ATHLETE x SCIENCE
ATHLETE x SCIENCE
Plyometrics and Performance
One of the topics I am most interested in relates to plyometric training for endurance runners. An article by Ebben (2001) states that due to the instability of the surface of cross country running, it is estimated that 5-10% of energy in a 3-6 mile race comes from anaerobic sources. With that being said, it is important to train for this anaerobic component, even in a primarily aerobic sport. This can be done via the use of explosive plyometric exercises. Ebben (2001) discusses the principle of specificity as it relates to training in a sport-specific manner. Force application to the ground is extremely important in cross-country running, as it directly generates power for covering the greatest horizontal distance possible with optimal efficiency (Ebben, 2001). Plyometric training, especially in the single-leg modality is highly specific to the single-leg force application that occurs in a runner’s stride (Ebben, 2001). Plyometric exercises with a greater horizontal component are even more specific to running, such as multiple reactive single-leg hops moving forward (Ebben, 2001).
A study by Ramirez-Campillo et al. (2014) examined the use of plyometric training in highly competitive middle- and long-distance runners for the purpose of developing explosive strength in performance. Plyometric training is meant to adapt the stretch-shortening cycle (SSC) and increase the rate of activation of a muscle’s motor units (Ramirez-Campillo et al., 2014). This study was initiated because prior research lacked a sufficient number of participants, failed to evaluate the effects in elite runners, applied a very high volume of plyometric activity per study length, and/or failed to include a time trial to assess distance running performance change (Ramirez-Campillo et al., 2014).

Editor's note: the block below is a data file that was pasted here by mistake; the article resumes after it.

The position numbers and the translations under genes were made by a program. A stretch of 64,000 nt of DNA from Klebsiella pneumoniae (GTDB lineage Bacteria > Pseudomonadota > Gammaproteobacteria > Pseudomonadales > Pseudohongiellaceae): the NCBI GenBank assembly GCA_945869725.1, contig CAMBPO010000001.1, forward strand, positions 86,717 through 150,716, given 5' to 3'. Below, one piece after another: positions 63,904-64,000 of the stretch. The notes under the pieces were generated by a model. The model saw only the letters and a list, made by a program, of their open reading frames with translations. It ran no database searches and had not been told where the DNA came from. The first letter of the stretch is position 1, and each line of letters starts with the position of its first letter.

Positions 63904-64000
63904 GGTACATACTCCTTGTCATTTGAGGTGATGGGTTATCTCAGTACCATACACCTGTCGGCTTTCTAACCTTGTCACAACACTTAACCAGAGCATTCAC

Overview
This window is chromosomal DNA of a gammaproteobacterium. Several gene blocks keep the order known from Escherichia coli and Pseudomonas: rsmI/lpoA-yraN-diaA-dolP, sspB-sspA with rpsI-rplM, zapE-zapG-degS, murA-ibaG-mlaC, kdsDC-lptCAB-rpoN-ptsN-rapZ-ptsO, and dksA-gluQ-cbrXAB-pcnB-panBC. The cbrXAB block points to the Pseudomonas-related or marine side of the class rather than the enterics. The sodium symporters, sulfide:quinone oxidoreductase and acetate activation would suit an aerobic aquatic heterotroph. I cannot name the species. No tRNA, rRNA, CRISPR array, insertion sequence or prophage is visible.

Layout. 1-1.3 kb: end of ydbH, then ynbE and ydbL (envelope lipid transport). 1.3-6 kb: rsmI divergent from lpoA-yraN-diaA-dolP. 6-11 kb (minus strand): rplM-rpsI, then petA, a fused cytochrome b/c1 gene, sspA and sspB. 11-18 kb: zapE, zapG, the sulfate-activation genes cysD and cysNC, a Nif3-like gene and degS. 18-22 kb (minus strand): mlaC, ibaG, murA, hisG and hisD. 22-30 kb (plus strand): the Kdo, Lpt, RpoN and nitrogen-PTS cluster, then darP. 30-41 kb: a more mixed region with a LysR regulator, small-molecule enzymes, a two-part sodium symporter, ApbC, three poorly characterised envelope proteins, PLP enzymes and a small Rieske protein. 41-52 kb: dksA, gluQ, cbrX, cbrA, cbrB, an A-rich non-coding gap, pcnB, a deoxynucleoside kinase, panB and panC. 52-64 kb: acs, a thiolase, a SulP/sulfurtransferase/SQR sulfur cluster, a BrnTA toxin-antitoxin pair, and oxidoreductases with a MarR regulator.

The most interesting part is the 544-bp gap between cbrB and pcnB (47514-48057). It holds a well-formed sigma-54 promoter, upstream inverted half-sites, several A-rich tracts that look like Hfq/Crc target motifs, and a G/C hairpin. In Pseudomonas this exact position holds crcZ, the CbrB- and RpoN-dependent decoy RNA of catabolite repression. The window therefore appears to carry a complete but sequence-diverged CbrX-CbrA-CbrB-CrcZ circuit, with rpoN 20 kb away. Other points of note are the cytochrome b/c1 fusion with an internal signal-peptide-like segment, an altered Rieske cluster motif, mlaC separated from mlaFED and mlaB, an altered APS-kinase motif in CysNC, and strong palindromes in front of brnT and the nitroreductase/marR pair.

The experiment included a simultaneous application of plyometric and endurance training to test the effect on both time trial endurance performance and explosive strength adaptations (Ramirez-Campillo et al., 2014). The plyometric exercises included a drop (depth) jump from 20cm and 40cm to test for maximum jump height and minimum ground contact time, a countermovement jump (with arms) for slow SSC action, a 20m sprint test to assess horizontal explosive strength with fast SSC action, and a 2.4km endurance test on an outdoor track (Ramirez-Campillo et al., 2014). Total plyometric training time was less than 60-minutes per week for the 6-week study (Ramirez-Campillo et al., 2014). The experimental group experienced a 3-time greater improvement in time trial performance than the control group; in all other explosive metrics, the experimental group improved significantly while the control group showed a reduction in performance (Ramirez-Campillo et al., 2014). I thought this study was well-done and covered a lot of the bases that were missing in prior research to-date. It’s important to see these adaptations in the elite population, since they are already highly efficient individuals, small gains in performance are crucial and highly visible with new training strategies. In the general, untrained or even moderately-trained population, it’s very easy to manipulate variable to create positive results; this is much more difficult to achieve in elite populations.
Continue reading the full article and other sport science research at https://simplifaster.com/articles/plyometrics-performance-bone-health/